"Patients are happy when they get a prescription, and doctors' satisfaction ratings go up. ... If they say no to a patient, then they'll give them a bad rating," Schultz said. "There's a lot of perverse incentives to write a prescription, and that's an unfortunate situation."
Dr. Faris Keeling of Duluth, who specializes in chronic pain for Essentia Health, said when he was in medical school in the 1970s it was considered negligent to give opioid painkillers to any patient who wasn't near death. But over the next decade, a better understanding of addiction developed and doctors began prescribing opioids for cancer patients, finding most could use them without getting addicted.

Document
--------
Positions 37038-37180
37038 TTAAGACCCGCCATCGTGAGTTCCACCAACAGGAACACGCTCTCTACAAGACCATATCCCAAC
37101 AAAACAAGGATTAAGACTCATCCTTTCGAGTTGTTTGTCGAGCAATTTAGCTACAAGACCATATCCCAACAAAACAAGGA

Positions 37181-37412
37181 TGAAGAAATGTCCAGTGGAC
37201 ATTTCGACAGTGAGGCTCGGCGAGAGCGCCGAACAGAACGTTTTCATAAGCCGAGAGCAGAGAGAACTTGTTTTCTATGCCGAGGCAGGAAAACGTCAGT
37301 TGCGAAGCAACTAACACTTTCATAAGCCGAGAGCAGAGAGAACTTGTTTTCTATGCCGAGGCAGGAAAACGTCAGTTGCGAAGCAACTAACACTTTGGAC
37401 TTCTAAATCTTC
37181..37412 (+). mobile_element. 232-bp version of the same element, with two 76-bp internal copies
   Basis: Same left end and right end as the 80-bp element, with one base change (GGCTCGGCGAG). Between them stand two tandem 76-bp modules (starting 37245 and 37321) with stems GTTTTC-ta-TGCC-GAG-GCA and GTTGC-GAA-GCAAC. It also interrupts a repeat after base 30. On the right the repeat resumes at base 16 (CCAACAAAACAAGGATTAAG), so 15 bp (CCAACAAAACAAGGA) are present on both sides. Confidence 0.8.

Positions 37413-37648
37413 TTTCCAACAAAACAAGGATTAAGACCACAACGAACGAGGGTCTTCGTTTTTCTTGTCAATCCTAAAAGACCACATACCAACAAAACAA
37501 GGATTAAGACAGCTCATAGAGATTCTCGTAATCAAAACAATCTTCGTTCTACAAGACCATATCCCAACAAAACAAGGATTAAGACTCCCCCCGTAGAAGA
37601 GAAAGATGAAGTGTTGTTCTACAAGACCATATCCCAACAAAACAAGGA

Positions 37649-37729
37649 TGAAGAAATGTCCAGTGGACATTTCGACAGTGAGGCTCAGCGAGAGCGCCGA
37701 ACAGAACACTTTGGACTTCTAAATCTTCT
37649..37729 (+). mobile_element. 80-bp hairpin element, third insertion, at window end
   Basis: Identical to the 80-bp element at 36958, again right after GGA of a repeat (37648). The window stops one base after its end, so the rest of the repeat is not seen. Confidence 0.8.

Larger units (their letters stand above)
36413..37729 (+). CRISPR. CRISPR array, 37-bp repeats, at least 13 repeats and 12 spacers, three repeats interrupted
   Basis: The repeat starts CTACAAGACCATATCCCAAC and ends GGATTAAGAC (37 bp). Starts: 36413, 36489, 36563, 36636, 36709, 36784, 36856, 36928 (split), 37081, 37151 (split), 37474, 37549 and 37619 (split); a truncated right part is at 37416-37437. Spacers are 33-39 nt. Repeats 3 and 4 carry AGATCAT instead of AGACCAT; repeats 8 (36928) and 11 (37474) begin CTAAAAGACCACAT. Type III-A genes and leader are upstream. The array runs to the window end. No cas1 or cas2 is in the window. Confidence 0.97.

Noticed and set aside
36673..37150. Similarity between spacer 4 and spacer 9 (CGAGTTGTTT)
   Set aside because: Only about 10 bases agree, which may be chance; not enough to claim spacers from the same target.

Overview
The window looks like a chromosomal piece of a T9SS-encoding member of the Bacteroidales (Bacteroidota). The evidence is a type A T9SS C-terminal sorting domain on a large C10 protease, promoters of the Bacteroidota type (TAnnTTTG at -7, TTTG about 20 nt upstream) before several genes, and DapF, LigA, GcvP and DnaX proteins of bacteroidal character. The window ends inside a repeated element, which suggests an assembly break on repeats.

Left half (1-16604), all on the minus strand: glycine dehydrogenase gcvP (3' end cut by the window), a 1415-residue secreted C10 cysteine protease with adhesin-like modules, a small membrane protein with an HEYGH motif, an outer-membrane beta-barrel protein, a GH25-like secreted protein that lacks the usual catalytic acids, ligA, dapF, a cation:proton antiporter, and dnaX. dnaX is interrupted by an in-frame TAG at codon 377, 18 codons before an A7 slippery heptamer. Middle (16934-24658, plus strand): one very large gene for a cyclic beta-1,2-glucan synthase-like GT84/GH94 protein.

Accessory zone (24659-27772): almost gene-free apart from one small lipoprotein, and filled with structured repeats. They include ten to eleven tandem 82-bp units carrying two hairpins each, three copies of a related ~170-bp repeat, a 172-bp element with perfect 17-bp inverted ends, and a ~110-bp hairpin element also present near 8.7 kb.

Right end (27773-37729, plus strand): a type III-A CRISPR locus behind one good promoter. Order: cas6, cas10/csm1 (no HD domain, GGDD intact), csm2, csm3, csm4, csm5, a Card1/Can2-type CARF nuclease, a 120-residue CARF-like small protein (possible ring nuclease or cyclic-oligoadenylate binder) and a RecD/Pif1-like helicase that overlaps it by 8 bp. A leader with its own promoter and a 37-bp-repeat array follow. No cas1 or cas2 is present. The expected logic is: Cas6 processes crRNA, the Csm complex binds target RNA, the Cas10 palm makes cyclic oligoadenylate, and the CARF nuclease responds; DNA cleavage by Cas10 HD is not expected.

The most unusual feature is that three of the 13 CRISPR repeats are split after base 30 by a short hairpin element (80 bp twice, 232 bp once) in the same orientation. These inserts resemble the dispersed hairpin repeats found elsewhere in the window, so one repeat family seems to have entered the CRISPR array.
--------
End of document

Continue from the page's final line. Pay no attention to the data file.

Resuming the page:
"As time went on, we asked: Why are we withholding this from people who have chronic pain due to other things? What about people who have severe medical conditions causing chronic pain?" he said. "We started using it some for them."
There have been some sobering results.
The number of Minnesotans who died from prescription opiates was 191 in 2010, compared with 42 a decade earlier, according to the Centers for Disease Control. And the Department of Human Services says the number of Minnesotans seeking treatment for opiate addiction has more than doubled since 2007.
In addition, police say crimes such as burglaries and robberies — either to get drugs or to get items to sell to pay for drugs — are on the rise.
Last week, Cloquet Police Detective Darren Berg flipped through a stack of several dozen burglaries his small department has investigated in the past year. "When we get a burglary, nine times out of 10, people's prescriptions are taken," he said. "Often we're seeing people steal money, jewelry and turn around and buy narcotic drugs."